Subordinate Clauses: What They Should Do
Just from the name alone, you probably know that subordinate clauses can’t stand alone. That, despite the fact that they contain both a subject and a verb. Being subordinate, they are dependent on another part of the sentence for their existence, having no meaning on their own.
Subordinate clauses are important in conveying the complete meaning of some sentences, though. While they can be done without, removing them can lead to loss of information, leading to an incomplete picture for the reader. Specifically, they are typically used to do the following:
- Describe nouns and pronouns. When you want to give the reader more information about a noun or pronoun, you normally employ subordinate clauses to convey it.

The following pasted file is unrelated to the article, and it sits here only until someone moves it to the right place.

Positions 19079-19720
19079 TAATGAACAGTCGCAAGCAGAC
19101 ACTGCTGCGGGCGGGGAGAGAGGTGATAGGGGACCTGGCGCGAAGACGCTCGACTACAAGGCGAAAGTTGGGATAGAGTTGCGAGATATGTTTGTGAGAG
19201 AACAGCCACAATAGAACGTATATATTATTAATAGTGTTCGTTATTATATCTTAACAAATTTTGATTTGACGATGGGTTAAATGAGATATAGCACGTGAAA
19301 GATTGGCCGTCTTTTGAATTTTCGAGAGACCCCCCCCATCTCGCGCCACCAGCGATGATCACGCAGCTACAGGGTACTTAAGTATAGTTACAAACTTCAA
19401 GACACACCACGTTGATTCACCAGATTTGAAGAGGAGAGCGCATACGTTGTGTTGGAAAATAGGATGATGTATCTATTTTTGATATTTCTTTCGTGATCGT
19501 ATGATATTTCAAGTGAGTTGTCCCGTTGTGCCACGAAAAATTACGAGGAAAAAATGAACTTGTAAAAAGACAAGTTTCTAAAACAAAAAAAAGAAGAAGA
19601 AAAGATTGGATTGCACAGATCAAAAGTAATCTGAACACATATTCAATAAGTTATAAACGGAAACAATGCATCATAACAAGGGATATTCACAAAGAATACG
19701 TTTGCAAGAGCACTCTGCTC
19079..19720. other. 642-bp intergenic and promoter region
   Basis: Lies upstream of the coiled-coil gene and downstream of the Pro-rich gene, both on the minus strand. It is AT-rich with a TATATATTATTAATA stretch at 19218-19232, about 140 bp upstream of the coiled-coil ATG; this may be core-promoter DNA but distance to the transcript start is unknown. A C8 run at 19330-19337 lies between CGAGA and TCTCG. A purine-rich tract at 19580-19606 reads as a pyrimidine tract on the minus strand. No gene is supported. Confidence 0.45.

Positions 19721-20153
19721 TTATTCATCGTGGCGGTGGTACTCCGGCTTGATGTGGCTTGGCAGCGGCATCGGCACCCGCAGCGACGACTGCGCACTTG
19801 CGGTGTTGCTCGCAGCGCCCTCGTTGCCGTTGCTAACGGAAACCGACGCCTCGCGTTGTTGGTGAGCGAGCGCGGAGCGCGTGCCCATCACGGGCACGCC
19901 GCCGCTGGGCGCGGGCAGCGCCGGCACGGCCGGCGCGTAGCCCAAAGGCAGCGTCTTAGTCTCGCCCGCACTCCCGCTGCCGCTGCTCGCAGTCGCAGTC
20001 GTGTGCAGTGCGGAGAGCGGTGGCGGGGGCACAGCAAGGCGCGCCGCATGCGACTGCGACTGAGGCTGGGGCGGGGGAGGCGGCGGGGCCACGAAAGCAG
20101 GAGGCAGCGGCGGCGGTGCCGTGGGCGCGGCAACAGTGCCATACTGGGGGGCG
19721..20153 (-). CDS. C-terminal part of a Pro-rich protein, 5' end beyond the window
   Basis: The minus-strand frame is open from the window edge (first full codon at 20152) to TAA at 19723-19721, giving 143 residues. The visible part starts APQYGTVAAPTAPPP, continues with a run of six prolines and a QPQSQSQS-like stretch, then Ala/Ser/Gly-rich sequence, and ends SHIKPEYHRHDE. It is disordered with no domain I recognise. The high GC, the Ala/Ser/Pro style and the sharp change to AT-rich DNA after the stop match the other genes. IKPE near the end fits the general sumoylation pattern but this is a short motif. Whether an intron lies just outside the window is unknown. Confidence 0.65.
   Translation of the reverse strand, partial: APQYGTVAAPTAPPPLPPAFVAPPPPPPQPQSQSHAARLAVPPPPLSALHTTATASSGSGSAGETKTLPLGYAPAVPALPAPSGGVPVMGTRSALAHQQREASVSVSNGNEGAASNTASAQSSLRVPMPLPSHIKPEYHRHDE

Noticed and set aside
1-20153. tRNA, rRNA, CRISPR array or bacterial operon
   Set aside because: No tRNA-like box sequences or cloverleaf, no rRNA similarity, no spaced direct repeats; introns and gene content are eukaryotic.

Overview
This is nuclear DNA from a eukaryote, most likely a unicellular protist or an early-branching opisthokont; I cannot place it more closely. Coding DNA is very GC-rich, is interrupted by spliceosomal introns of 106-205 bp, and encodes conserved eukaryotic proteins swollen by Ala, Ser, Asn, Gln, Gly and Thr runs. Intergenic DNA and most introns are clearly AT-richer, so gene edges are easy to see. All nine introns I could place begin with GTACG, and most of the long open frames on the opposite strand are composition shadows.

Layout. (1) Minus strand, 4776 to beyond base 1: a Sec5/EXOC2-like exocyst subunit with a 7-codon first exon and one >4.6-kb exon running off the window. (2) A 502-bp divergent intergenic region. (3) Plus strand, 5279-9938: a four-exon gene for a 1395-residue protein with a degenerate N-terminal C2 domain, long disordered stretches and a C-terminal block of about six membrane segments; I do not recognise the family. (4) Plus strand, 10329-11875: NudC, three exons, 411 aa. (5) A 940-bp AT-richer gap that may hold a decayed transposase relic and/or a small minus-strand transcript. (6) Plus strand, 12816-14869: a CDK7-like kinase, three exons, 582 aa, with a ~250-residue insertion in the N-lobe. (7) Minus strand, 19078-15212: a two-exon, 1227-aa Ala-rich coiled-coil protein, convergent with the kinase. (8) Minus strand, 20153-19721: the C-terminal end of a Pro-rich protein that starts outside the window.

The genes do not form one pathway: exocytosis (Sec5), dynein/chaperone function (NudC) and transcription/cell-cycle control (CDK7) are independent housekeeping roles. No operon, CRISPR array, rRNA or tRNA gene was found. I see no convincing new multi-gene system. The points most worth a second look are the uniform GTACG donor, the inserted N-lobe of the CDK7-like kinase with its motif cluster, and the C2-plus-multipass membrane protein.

- Describe verbs, adjectives or adverbs. Similar to the way they can describe nouns and pronouns, subordinate clauses can also describe verbs, adjectives and adverbs.
- Act as subjects or objects inside another clause. Subordinate clauses can do most any job that a noun can do in a sentence, such as acting as subjects, objects or appositives within another clause.
If you want to learn more about the use of subordinate clauses and similar constructions, you can check out the guide included in your favorite writing software.